It's usually claimed that some people eat junk food because they can't afford healthy food and therefore become overweight. These claims are often based on price comparisons where calories per dollar is used and includes junk food, vegetables and staples.
I don't think cost per calorie is a good measure of how affordable food is because it doesn't take over-consumption into account. There is a whole range of costs related to being over-weight, but the problem is not only linked to long-term costs - the whole comparison is flawed. Obviously, junk food is rich in calories so it's natural for the price to be lower per calories. And obviously, overweight people consume too many calories. I think a logical conclusion to draw is that junk food makes many people fat because it's easy to exceed your recommended calorie intake. So if junk food makes you eat more calories than you should whereas a healthy diet would make you eat less the price comparison can only be between meals, not cost per calories.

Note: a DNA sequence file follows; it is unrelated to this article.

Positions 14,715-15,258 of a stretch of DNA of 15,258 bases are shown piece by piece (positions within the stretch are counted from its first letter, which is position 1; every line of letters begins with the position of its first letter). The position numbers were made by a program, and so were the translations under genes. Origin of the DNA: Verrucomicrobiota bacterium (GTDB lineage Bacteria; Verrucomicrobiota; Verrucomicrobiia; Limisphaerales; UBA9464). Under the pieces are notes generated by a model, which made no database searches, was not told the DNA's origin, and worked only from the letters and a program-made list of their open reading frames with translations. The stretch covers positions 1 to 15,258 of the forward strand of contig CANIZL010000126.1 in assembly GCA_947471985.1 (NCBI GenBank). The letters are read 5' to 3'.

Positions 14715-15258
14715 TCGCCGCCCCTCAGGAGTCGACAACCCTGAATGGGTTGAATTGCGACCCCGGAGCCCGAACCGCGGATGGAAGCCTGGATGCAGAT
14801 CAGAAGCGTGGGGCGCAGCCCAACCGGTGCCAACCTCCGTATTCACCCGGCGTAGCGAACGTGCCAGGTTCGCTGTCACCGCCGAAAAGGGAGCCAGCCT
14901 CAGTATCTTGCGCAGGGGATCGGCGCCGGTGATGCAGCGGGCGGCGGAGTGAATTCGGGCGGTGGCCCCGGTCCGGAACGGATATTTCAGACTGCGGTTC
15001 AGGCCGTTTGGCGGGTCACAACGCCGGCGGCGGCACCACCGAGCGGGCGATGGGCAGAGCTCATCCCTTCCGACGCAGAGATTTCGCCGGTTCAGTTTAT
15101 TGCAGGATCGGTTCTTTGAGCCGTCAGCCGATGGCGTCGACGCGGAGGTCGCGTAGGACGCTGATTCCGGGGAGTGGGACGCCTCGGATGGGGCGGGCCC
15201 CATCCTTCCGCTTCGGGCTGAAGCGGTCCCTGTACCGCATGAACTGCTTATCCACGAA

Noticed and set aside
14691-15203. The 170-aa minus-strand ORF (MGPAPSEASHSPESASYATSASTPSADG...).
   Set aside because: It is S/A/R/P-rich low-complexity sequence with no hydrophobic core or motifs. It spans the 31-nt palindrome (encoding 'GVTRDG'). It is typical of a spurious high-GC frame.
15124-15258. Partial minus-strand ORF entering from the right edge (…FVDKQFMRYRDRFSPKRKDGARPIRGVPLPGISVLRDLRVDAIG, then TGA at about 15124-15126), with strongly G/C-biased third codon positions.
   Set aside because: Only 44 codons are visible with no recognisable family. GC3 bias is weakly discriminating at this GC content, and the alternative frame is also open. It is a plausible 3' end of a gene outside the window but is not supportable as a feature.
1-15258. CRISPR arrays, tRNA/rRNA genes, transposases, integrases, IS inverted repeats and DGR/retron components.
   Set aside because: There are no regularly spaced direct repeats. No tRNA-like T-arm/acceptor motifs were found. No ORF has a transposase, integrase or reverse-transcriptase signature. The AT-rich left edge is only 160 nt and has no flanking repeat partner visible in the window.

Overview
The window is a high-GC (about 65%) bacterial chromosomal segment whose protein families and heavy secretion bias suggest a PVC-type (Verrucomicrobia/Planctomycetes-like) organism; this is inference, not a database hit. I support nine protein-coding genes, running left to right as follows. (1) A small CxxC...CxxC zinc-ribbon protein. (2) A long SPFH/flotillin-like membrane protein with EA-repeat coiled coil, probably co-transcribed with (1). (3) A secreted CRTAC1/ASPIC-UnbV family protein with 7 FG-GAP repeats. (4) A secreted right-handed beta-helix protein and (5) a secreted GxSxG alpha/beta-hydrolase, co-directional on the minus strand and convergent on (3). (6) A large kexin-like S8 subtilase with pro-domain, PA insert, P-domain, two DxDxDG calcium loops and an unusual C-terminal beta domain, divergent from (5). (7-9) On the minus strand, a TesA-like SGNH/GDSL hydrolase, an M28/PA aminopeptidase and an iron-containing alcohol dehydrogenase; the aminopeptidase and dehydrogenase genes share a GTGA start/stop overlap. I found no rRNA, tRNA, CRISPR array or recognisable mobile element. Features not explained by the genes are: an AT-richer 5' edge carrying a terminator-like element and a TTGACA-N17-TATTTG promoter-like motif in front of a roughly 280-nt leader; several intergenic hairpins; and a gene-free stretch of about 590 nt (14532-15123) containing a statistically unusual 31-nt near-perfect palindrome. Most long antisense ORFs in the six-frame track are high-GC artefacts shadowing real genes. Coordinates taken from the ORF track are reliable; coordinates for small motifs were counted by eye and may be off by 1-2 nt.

And comparing burgers with fruit isn't a good way to go either because eating fruit loaded with fruit sugar doesn't necessarily mean you're healthy.
It's like all those 3 for 2 offers in the supermarket. It's cheaper so you buy more. Then you don't have time to eat it before it goes bad so you throw it away (food waste in the U.S. is 50%). Food producers and supermarkets are profit-making companies. They're not giving anything away for free so most definitely these discounts have already been included in the original price. Which means you pay too much for food you are going to throw away. That's bad enough, but the problem about over-consuming junk food is that you don't throw it away once it goes bad, it stays in the body and it leads to overweight.